Diverse economy and skilled workers for a sustainable success of a city
Recently I have run across a pair of different articles pointing to the same thing. What is necessary for a sustainable success of a city/state/civilization. Economic turbulence since the 2008 is a good point of thinking what can a city do for its success. Or the state or civilization for that matter.
There are numerous rankings of the cities. One of my favorites is the one from the Monocle, Quality of Life Survey. For the 2013 the winner is Copenhagen. There is even one ranking that placed Ottawa as number one, questioned even by one native inhabitant. And yes, I guess we all heard Detroit is bankrupt. So, If you had any doubt that cities or even states can go bankrupt, don’t. In recent years we have seen many examples of that.
Since I recently moved to Maribor that has at least one similar thing in Detroit, namely it’s also an old industrial city, relying on automotive industry going down. What does the Economist thinks are the reasons for Detroit’s success and failure eventually. Make no mistake, business models play a role. Again.
In the car industry’s early days Detroit’s entrepreneurs kept a close eye on rivals, learning to tweak designs and business models until a lucky few succeeded spectacularly. Silicon Valley’s technological metabolism is powered by similar competitive co-operation.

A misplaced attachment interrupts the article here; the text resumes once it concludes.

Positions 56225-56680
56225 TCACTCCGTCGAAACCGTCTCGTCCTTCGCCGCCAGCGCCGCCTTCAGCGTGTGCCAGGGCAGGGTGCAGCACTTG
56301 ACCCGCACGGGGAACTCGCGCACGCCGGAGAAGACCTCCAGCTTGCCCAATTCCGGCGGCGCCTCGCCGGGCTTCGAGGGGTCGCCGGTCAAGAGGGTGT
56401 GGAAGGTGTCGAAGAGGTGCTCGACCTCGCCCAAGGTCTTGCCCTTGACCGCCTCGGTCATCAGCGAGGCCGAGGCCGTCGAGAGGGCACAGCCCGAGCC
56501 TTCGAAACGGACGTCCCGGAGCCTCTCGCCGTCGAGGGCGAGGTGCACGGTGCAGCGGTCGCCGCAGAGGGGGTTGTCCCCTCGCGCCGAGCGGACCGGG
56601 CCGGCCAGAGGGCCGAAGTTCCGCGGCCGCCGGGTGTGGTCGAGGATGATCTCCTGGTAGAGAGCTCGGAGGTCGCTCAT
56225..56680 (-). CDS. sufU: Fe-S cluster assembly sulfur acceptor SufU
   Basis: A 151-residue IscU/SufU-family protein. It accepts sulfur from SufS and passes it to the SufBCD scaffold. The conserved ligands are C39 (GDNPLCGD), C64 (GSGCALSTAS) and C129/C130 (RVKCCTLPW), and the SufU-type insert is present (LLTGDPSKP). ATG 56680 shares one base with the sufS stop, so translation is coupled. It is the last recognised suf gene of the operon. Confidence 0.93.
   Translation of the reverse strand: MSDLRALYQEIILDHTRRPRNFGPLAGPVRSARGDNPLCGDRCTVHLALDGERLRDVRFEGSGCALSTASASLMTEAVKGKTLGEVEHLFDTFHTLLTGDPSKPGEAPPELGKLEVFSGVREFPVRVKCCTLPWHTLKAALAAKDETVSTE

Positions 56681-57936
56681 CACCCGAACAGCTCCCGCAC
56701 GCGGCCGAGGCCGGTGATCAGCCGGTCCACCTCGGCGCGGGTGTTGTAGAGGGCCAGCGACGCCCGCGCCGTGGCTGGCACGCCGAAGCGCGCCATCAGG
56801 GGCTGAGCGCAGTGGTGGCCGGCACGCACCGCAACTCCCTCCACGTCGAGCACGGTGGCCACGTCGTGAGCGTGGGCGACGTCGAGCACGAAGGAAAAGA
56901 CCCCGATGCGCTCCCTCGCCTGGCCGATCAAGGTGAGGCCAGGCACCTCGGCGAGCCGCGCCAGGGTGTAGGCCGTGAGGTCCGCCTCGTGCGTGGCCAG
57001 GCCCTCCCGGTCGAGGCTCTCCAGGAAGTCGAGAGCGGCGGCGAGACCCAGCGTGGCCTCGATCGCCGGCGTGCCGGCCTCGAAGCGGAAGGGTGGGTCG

In a new paper Gilles Duranton of the University of Pennsylvania and Diego Puga of the Centre for Monetary and Financial Studies in Madrid suggest that a pool of skilled workers and a diverse economy are among the best predictors of long-run success. Such characteristics offer cities the best hope of stumbling on new sources of increasing returns to scale.
Industrial cities unlucky enough to lack new sources of economic fuel may discover that decline is inevitable.
Especially this last quote says that old industrial cites futures might not have a bright future. Unless they do something. Something different than what they are used to do. Or what? A study in 12 countries from 950 to 1850 shows that Europe was at first behind India and China its economic development went ahead because:
+ elites were legally blocked from expropriating property;
+ contracts could be enforced;
+ the West developed cultural emphases on independent thinking, secularism, and saving money, fostering the growth of technology and human capital.
The Economist. August 17th, 2013. Down towns. When cities start to decline, economic diversity is the thing that can save them
HBR Blog Network. August 21st, 2013. A History of the World in Three Sentences